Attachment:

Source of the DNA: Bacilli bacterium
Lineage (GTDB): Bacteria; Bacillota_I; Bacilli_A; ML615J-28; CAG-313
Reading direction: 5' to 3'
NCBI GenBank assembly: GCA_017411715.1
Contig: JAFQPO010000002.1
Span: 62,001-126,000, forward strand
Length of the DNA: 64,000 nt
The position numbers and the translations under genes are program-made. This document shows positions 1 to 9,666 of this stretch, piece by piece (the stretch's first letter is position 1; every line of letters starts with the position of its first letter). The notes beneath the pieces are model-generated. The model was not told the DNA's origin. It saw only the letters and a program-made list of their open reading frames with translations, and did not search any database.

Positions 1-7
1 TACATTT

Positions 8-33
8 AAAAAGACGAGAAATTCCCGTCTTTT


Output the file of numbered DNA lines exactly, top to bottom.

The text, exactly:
Source of the DNA: Bacilli bacterium
Lineage (GTDB): Bacteria; Bacillota_I; Bacilli_A; ML615J-28; CAG-313
Reading direction: 5' to 3'
NCBI GenBank assembly: GCA_017411715.1
Contig: JAFQPO010000002.1
Span: 62,001-126,000, forward strand
Length of the DNA: 64,000 nt
The position numbers and the translations under genes are program-made. This document shows positions 1 to 9,666 of this stretch, piece by piece (the stretch's first letter is position 1; every line of letters starts with the position of its first letter). The notes beneath the pieces are model-generated. The model was not told the DNA's origin. It saw only the letters and a program-made list of their open reading frames with translations, and did not search any database.

Positions 1-7
1 TACATTT

Positions 8-33
8 AAAAAGACGAGAAATTCCCGTCTTTT